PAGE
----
How winter’s chill can challenge your heart
A few simple precautions can minimize your risk.
Every time you venture out into the bone-shivering, teeth-chattering cold of a Northern winter, your heart and blood vessels kick into overdrive to keep your internal organs cozy. To accomplish this feat, the tiny blood vessels in outlying areas such as the fingers and toes constrict to stem the loss of body heat into the environment. The flip side of this protective maneuver is that the heart must beat against extra force to overcome the resistance it meets in the narrowed vessels.
Supply and demand mismatch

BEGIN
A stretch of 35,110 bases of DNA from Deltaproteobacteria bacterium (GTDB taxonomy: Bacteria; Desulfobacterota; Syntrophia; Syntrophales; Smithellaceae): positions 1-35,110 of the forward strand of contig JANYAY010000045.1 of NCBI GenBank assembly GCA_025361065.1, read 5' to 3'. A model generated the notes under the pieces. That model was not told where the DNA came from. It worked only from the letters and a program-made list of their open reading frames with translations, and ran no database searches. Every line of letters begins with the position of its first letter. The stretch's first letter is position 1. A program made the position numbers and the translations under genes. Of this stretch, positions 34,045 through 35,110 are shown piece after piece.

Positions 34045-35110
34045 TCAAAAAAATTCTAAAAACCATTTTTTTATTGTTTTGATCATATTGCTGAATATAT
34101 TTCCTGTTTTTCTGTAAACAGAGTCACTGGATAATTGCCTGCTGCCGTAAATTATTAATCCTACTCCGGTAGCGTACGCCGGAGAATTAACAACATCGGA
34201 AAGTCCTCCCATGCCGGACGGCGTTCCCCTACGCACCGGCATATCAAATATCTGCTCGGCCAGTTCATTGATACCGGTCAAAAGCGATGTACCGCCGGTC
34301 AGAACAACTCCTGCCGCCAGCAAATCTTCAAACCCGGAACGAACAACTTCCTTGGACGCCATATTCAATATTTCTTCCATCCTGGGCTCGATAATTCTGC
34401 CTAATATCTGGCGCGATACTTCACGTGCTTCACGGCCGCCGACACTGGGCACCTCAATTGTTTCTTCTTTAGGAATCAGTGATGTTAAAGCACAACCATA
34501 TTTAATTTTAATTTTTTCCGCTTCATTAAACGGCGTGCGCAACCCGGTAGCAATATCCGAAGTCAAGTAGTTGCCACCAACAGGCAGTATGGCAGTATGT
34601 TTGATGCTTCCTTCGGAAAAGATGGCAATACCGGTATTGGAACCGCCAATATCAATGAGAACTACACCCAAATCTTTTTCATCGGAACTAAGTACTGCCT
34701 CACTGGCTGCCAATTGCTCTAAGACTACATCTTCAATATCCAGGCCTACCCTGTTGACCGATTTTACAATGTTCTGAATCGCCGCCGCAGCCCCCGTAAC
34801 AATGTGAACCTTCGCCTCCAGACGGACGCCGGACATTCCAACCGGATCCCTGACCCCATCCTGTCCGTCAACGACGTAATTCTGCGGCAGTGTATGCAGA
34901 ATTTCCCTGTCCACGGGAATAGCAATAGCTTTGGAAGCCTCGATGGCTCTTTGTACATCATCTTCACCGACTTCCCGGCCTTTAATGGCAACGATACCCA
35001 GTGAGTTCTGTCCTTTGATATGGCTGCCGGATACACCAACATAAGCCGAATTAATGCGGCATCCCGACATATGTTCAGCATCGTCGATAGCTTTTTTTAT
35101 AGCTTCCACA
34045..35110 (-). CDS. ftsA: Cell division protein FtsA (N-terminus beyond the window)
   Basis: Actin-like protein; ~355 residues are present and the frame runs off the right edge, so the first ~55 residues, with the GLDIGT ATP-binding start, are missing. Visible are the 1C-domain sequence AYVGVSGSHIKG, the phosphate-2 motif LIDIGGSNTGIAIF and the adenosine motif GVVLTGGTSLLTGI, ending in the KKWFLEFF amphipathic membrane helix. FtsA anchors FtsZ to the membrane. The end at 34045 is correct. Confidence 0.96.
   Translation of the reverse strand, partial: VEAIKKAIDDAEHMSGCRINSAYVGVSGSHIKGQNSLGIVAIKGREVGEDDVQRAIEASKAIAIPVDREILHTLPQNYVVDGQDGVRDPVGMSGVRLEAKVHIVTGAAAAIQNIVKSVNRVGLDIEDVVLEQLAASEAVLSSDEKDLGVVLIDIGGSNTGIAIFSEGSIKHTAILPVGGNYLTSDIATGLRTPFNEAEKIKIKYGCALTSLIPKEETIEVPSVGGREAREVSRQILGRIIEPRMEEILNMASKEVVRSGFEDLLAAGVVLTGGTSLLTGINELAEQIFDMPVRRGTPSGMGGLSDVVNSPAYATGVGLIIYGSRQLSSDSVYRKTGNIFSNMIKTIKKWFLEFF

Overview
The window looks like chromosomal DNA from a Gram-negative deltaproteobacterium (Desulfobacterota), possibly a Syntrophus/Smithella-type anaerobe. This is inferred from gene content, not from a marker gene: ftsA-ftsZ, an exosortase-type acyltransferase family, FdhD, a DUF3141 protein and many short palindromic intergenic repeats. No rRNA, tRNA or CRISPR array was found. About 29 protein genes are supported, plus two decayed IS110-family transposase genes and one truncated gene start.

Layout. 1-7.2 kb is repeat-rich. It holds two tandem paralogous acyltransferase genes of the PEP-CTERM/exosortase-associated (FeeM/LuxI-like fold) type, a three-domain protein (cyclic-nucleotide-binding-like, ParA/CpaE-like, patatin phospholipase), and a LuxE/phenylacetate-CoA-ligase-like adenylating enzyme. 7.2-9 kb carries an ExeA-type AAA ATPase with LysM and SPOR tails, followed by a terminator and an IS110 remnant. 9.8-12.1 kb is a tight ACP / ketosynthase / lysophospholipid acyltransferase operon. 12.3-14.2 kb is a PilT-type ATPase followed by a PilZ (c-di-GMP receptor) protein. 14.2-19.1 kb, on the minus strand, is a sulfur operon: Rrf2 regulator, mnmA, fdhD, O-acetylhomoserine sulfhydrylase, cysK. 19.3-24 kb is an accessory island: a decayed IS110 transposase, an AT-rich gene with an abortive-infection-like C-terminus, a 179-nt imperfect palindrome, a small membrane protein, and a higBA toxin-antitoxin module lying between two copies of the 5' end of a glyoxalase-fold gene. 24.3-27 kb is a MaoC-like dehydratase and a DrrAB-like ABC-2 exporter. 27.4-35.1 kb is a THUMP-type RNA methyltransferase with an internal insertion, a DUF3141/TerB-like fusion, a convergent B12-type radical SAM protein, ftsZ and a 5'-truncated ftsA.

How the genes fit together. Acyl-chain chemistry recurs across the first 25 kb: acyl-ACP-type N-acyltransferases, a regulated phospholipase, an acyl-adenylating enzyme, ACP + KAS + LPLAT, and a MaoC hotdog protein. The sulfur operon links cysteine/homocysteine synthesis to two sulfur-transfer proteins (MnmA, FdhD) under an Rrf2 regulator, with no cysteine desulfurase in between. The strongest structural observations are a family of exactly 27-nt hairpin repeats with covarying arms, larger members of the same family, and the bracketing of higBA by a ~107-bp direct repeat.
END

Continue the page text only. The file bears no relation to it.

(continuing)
Although this chain of events is a normal physiological response, in certain individuals, it may lead to a situation where body tissues—including the heart itself—need more blood than the cardiovascular system can supply. "The constriction of blood vessels increases resistance to blood flow, thereby increasing the workload of the heart," says Dr. Viviany Taqueti, a cardiologist at Harvard-affiliated Brigham and Women's Hospital. Also, winter weather often puts you in situations that call for more physical exertion, such as walking briskly against a strong wind or digging your car out of the snow.